The Legislature likes to deem things, but what does it really intend when it does so? Consider the following examples:
“When an involuntary proceeding for winding up has been commenced, the jurisdiction of the court includes: . . . The making of orders for the bringing in of new parties as the court deems proper for the determination of all questions and matters.” Cal. Corp. Code § 1806.
“Service in this manner is deemed complete on the 10th day after delivery of the process to the Secretary of State.” Cal. Corp. Code § 1702(a).
“A conversion pursuant to Chapter 11.5 (commencing with Section 1150) shall be deemed to constitute a reorganization for purposes of applying the provisions of this chapter, in accordance with and to the extent provided in Section 1159.” Cal. Corp. Code § 1313.
From this handful of examples, it’s clear that “deem” can mean different things. In the first example, ”deem” is being used to mean “determine” or “judge”, as in “as the court determines [judges] proper for the determination . . .”. In the second example, “deem” is being used to mean “to treat as” without the implication that the situation is necessarily counter-factual. The third use of “deem” is counter factual - the definition of ”reorganization” (as defined in Section 181) does not include a conversion. As the Second Circuit Court of Appeals once wrote: “A thing that is deemed to be something else does not become that something else.” Chao v. Russell P. Le Frois Builder, Inc., 291 F.3d 219, 229 (2d Cir. 2002).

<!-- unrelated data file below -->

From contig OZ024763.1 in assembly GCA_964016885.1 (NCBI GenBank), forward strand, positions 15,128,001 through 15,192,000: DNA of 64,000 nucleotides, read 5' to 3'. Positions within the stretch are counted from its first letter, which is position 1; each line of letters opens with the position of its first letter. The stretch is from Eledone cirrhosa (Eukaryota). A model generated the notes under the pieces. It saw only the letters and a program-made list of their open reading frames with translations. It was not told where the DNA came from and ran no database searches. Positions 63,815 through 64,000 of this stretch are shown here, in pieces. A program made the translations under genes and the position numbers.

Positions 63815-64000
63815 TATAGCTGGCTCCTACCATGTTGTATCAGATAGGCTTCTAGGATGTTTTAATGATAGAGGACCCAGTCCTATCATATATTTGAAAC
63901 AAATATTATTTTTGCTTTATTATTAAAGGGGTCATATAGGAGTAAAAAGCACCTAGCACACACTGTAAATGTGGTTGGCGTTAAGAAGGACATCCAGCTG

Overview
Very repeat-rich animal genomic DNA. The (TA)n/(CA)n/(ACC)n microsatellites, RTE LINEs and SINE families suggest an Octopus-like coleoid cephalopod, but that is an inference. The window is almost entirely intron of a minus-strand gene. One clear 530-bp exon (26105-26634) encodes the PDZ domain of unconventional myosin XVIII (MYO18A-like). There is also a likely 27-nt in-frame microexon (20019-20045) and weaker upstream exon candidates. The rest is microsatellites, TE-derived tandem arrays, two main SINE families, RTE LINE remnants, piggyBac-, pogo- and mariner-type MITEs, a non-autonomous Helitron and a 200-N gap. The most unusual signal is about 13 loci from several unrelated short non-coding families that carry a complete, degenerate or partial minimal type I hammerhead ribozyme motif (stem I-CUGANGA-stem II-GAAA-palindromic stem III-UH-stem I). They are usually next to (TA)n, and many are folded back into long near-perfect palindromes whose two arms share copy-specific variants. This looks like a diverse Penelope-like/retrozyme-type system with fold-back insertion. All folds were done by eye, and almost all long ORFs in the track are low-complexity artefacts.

The word “deem” is derived from the Old English word “domas” which meant judgment or law. Shakespeare used “deem” in this sense in Troilus and Cressida: ”I true! how now! what wicked deem is this?”
In fact, the oldest known text written in the English language is the laws or “domas” of Aethelberht who reigned as King of Kent from 560-616 C.E. Modern words derived from “domas” also include “kingdom” and “doom” and “doomsday”. When someone meets her doom, she is literally meeting her judgment and the day of judgment is doomsday. The word has the sense of something that is laid down. The Old Norse word “lagu” also had this meaning and it is from “lagu” that the modern word “law” descends. “Legislate,” which sounds as if it might related to “law”, has an entirely different and non-Germanic source. Its roots are the Latin words “lex” meaning “law” and “latio” meaning “bringing”. “Legislate” made its way into English via the French.